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is there an advantage to varchar(500) over varchar(8000)?

In SQL Server we can specify the field type varchar(n):

Storage size is the actual length in bytes of the data entered, not n bytes.

Often when planning a database structure I try to imagine the maximum possible length of strings which are to be stored in these varchar fields and then set that imagined size + some backup for the varchar field. Sometimes it may occur that the initially provided room is not enough for the field and then I need to increase the length.

But actually, is it worth limiting the varchar field to some value and not just set something like varchar(5000) or even varchar(max) which will 100% suit the case? Is there any advantage maybe in page organization in SQL Server or index organization when I limit that n length?

Update

Here is what I mean (the advantage): http://stackoverflow.com/a/5353196/355264

Yes, the query optimizer can guess how many rows fit in a page, if you have a lot of varchar fields that are larger than necessary, SQL Server can internally guess the wrong number of rows.

Is the above true? And are there any other advantages?

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marked as duplicate by Martin Smith, blank, Mikael Eriksson, Aamir, Salman A Jan 27 '12 at 13:15

This question has been asked before and already has an answer. If those answers do not fully address your question, please ask a new question.

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RE: Your edit. See my answer here –  Martin Smith Jan 27 '12 at 12:46

2 Answers 2

up vote 7 down vote accepted

For one thing - you CANNOT index any column that's over 900 bytes in size.

That alone (to me) is a killer criteria against using varchar(5000) (or varchar(max)) all the time, even if not needed....

Use the appropriate size.

Also: varchar adds at least 2 bytes of overhead, so for strings of 10 characters or less, I would always recommend using char(n) instead.

char(5) will use 5 bytes of storage - always. varchar(5) uses between 2 and 7 bytes of storage.

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So actually varchar(15) will be the same as varchar(500) in the terms of efficiency and speed, right? I.e. if I think the data will be around 15-20 bytes (maybe less or longer a bit) I can just specify varchar(150)? This is actually my main question. –  net_prog Jan 27 '12 at 12:24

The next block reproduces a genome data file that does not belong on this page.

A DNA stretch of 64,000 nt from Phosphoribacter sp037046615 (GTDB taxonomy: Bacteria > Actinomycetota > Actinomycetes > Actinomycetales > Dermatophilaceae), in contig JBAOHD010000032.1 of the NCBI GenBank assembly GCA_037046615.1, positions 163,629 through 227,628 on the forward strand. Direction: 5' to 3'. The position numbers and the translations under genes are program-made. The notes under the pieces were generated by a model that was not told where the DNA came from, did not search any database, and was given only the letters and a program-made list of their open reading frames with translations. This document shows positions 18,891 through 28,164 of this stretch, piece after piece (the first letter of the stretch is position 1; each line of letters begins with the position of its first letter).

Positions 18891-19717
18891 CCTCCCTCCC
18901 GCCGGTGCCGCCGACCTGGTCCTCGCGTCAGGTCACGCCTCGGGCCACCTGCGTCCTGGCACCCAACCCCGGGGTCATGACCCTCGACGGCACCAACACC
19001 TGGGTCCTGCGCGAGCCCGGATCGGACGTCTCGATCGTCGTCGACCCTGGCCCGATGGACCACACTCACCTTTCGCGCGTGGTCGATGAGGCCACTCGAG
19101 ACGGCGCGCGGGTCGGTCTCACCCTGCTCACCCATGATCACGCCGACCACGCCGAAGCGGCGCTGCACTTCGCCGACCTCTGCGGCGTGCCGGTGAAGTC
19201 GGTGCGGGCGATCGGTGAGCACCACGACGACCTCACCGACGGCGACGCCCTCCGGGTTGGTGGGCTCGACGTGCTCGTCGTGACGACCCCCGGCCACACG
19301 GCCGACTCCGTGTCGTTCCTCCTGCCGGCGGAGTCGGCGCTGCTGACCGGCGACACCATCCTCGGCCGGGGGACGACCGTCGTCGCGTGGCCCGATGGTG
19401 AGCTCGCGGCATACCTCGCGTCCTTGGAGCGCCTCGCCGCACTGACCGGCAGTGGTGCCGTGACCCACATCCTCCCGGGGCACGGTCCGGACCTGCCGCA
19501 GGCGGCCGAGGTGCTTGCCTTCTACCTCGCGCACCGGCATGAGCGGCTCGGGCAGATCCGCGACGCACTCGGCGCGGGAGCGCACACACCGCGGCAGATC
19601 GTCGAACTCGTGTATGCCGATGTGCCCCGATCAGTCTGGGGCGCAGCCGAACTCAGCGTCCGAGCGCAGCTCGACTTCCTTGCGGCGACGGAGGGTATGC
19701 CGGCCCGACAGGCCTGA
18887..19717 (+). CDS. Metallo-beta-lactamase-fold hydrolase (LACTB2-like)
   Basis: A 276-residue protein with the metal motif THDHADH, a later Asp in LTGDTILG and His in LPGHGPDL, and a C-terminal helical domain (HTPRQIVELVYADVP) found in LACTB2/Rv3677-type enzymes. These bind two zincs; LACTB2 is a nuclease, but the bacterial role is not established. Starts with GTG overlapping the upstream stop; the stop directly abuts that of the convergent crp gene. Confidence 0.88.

I don't understand that "always"... the question being between using varchar(500) or varchar(max) rules out any suggestion that the strings are usually going to be 10 characters or less. –  Isaac Llopis Mar 18 at 9:51
    
A column of type char(100) will always be exactly 100 characters long - even if you store only Isaac in it, it will be padded to the defined length (of 100 characters) with spaces - so really you're storing Isaac.................... - which is highly inefficient –  marc_s Mar 18 at 9:52

MS SQL Server stores varchar(8000) and shorter differently from varchar(MAX).

The size at which MAX types are moved out of a table's data pages and into its own data pages is now fixed at 8,000 bytes if [large value types out of row] is set to OFF.

There are several reasons why you would use use varchar(n) rather than varchar(MAX)

Performance

varchar(n) is faster http://rusanu.com/2010/03/22/performance-comparison-of-varcharmax-vs-varcharn/

Indexing

varchar(900) and smaller can be indexed, but not varchar(MAX) or varchar(901) or larger

Compatibility

MS SQL Server Compact Edition does not support varchar(MAX)

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